Luis Cabrera to William Phillips


Luis Cabrera to William Phillips


Cabrero Lobato, José Luis




1914 January


Wilson Papers, Library of Congress, Library of Congress, Washington, District of Columbia


Wilson, Woodrow, 1856-1924--Correspondence


Dear Mr. Phillips

The last communication of Gen. Carranza instructs me to limit myself to the question of raising the embargo, in as much as he considers that the others points in our discussion, do not bear a direct relation to the question of the importation of arms and ammunition.- Under this circumnstances, I think it necessary for me to insist on limit myself to said raising of the embargo, leaving for a later date the discussion of the other points at a time when they can be dealt with under conditions easier than by means of telegrams.-I feel sure that Gen. Carranza, who has had no ocassion to be in direct touch with you as I have, cannot appreciate, being so far away, all those circumstances which have created in my mind the impression that the President of the United States is dealing the Mexican question with desinterest and high mindness.-Mr. Pesqueira, Confidential Agent of the Revolution in Washington has the same opinion as I have about the good faith and lofty ideas which lead the President of the United States to wish to avoid any danger of armed intervention in México.- He also thinks, as I do, that any probability, threat or actual act of intervention, or any efforts made by the European Governments to bring about such intervention, would be entirely disastrous for our cause, and absolutely favorable to the interests of Huerta, who, in fact, wishes for nothing else.-We also hold the same views in considering that any act of intervention on the part of the United States, would be a political disaster for our country, which we will have to avoid, even to the extent of allowing Huerta to remain in power a little longer, and that the only practical means of avoiding all these dangers, lies in arranging, when the time comes, that any attack to the Capital of the Republic of México, or to the reilway between Veracruz and México, shall be made in such a manner that the foreign residents in the Capital, and their legations, be placed in safety, so that every possibility of complaint on the part of the European diplomats, shall be removed.-All these points upon which Mr. Pesqueira’s views and mine meet, cannot be duly appreciated by Mr. Carranza, at a distance, so more so that not finding himself as yet in the case of having to begin military operations near México City, Gen. Carranza is right in not wishing to dispose of these matters at the present time.-On the other hand, it must be taken into consideration that Mr. Carranza is in direct touch with only the military operations, and therefore he has not the opportunity to appreciate in its full weight the importance of the international factors of the situation. - I think it would be a good plan to let the United States Government raise the embargo on arms, basing this procedure on the knowledge that they already have of our tendencies and of the real strenghth of the Revolution, leaving for a later date the consideration of the wisest steps to be taken in order to avoid complications at the time of ending our campaign by the capture of the City of México.-To accomplish this, either Mr. Pesqueira or myself will go to see Mr. Carranza, and as soon as the question of the raising of the raising of the embargo is settled, and we feel quite sure that by presenting to him clearly all those facts and circumstances which is impossible to properly state in telegrams, he would undoubtedly understand the actual situation of the Government in Washington, and he would agree in the points that we have been discussing.-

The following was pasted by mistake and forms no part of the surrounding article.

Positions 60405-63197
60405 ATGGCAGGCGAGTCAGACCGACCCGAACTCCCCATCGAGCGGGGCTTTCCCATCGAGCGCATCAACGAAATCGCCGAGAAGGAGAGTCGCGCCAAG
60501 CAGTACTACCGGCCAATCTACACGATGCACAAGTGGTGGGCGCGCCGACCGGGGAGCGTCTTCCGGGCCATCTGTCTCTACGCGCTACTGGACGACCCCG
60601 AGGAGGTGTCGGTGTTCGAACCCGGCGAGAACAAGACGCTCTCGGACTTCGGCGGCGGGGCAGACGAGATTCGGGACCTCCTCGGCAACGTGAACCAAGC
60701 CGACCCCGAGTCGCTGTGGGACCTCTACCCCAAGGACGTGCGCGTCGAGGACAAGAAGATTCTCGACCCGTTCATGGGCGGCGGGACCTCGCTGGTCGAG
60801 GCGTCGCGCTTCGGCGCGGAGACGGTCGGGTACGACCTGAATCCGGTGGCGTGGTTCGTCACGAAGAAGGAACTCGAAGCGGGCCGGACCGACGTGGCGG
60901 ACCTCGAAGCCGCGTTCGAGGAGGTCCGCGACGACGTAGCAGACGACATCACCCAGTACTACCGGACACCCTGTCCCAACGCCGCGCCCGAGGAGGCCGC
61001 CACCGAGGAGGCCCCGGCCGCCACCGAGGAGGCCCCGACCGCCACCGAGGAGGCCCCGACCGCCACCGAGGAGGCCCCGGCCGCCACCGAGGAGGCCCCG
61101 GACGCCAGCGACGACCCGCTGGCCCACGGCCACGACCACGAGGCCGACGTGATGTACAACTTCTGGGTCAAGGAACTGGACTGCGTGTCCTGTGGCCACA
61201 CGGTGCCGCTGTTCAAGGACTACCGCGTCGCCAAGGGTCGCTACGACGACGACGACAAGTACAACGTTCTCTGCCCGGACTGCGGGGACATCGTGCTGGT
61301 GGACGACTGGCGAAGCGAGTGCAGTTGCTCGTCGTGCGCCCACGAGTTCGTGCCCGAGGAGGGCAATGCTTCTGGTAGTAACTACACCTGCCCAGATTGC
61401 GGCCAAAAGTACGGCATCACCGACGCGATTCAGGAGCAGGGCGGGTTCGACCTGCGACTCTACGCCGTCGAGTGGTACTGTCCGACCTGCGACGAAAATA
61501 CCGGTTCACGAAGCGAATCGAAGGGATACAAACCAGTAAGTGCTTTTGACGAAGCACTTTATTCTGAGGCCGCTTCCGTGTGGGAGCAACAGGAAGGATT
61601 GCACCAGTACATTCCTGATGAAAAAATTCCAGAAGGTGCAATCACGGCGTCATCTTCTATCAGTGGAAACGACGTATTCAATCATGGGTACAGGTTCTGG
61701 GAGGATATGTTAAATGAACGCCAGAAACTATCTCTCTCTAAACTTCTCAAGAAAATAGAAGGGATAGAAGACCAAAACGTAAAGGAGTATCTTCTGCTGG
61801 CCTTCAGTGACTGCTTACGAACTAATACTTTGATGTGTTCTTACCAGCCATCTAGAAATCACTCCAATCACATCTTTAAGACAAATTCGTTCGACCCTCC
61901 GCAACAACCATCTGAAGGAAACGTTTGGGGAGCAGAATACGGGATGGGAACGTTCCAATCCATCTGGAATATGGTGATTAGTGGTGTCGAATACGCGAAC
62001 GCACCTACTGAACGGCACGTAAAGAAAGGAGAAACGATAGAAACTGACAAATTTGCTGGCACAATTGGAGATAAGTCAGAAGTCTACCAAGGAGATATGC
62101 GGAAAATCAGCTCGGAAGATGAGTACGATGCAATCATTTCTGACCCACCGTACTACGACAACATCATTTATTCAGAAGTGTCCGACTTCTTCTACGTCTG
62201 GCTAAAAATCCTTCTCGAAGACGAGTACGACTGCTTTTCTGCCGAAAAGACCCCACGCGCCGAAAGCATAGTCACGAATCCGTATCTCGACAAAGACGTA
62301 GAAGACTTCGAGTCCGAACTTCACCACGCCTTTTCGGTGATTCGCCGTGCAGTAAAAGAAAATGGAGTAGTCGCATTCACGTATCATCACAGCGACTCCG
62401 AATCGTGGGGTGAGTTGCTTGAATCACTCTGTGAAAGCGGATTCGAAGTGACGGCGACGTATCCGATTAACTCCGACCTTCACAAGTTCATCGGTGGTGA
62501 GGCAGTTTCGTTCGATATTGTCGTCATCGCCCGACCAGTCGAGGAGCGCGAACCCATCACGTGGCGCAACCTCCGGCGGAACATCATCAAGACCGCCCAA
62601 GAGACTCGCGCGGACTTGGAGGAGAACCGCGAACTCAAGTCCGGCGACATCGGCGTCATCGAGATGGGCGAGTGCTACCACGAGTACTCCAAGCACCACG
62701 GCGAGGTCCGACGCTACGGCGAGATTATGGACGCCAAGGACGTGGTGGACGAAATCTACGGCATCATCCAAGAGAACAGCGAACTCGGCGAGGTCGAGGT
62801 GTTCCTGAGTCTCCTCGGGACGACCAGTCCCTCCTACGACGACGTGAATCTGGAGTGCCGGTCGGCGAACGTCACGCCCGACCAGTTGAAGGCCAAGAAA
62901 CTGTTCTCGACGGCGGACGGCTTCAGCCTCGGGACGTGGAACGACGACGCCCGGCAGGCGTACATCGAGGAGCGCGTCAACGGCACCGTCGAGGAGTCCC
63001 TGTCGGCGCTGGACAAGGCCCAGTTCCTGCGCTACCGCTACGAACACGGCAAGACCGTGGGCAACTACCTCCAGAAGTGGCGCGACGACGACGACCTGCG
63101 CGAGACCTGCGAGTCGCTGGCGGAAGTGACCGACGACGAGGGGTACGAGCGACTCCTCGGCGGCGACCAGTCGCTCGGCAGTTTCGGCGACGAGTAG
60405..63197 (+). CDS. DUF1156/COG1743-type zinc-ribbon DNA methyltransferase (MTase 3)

I beg to remain,
Very sincerely yours,
Luis Cabrera

Original Format



Phillips, William, 1878-1968



Cabrero Lobato, José Luis, “Luis Cabrera to William Phillips,” 1914 January, WWP18322, First Year Wilson Papers, Woodrow Wilson Presidential Library & Museum, Staunton, Virginia.